Many years ago Jean-Jacques Rousseau (1712-1778) wrote about education. He believed that one of the purposes of education was to bring liberty and happiness to a child. (Explain that to a tired and upset eleven plus child trying to complete a paper after a long day at school!) He thought that if a child was permitted to suffer the consequences of his or her free activity he or should learn by experience what made happiness and freedom.
This was called the `discipline of natural consequences’. A child could do what he liked at school but he had to pay for it. He was allowed, for example, to kick the Head in the shins – but the Head could kick him back – and the Head was likely to have bigger boots!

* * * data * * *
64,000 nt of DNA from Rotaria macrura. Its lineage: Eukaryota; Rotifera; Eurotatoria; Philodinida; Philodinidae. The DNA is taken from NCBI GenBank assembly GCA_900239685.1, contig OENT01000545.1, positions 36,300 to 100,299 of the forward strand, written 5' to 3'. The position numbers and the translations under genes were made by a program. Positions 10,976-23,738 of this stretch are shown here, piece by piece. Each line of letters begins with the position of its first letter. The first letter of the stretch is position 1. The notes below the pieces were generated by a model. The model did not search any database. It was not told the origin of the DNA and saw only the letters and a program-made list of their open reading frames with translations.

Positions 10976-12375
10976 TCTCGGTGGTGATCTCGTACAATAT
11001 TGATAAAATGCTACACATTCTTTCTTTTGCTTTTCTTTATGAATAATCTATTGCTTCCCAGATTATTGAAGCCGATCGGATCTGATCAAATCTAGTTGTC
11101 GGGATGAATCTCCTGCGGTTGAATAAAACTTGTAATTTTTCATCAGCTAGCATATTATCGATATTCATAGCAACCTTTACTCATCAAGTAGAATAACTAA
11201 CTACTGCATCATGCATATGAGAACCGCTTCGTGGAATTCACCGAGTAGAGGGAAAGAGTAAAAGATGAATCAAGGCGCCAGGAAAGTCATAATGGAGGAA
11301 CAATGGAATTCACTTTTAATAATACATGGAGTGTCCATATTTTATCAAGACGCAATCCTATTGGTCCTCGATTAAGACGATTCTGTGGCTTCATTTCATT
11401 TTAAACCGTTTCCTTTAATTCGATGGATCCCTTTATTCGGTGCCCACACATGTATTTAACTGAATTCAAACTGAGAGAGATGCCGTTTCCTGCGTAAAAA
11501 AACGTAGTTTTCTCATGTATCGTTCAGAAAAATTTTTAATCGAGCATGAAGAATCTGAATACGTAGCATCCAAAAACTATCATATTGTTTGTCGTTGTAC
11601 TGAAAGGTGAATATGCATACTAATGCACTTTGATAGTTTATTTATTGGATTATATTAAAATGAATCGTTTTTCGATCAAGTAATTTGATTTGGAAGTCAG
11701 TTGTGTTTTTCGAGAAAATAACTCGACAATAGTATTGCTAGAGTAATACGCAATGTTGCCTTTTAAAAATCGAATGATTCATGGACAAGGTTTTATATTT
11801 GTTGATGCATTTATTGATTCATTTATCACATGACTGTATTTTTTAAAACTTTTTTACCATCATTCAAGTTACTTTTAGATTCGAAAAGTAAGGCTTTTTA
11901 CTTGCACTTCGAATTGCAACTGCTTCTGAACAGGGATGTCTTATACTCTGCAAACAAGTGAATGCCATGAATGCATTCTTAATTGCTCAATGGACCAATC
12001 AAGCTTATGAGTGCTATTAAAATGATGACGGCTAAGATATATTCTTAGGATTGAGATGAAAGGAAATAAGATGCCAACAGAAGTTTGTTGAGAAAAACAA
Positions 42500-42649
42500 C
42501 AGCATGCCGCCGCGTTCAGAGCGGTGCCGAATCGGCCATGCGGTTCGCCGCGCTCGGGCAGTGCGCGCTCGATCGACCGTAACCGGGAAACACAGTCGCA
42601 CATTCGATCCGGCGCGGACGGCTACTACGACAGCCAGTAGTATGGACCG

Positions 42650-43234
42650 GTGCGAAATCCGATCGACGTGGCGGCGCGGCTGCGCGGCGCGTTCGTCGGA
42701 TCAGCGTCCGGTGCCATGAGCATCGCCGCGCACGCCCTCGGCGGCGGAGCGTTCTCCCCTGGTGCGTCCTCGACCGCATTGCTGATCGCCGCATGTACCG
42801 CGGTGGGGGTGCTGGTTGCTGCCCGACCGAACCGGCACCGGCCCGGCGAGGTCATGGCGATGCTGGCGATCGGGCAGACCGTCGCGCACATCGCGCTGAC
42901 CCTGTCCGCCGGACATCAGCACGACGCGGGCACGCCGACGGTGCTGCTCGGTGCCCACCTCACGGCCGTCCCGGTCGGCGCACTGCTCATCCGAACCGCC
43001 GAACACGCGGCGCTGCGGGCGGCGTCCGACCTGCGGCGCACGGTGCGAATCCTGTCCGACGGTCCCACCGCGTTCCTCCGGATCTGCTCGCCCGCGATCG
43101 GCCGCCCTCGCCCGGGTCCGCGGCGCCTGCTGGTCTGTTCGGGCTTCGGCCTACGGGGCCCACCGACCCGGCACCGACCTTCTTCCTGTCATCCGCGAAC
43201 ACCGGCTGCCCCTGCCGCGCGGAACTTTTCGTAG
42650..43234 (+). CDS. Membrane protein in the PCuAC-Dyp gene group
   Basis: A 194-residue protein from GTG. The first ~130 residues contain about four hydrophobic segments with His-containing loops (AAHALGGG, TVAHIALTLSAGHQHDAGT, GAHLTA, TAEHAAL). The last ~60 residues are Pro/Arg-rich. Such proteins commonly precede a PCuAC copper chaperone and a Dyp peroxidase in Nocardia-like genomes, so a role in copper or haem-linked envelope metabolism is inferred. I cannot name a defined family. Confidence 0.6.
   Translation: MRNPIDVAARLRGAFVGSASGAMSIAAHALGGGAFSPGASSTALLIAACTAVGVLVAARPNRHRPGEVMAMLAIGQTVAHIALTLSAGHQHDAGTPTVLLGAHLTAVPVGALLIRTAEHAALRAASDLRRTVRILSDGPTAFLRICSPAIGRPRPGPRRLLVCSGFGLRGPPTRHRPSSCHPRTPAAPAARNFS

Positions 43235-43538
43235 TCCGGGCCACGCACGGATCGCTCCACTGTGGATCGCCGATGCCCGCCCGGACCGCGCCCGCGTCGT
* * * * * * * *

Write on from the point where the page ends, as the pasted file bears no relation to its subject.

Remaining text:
Rousseau pleaded for the need for the right sort of environment for learning.
All these years later we can, possibly, continue to learn a little from this original thinker. Eleven plus children, when possible, should be free and happy. They should be able to learn from their mistakes.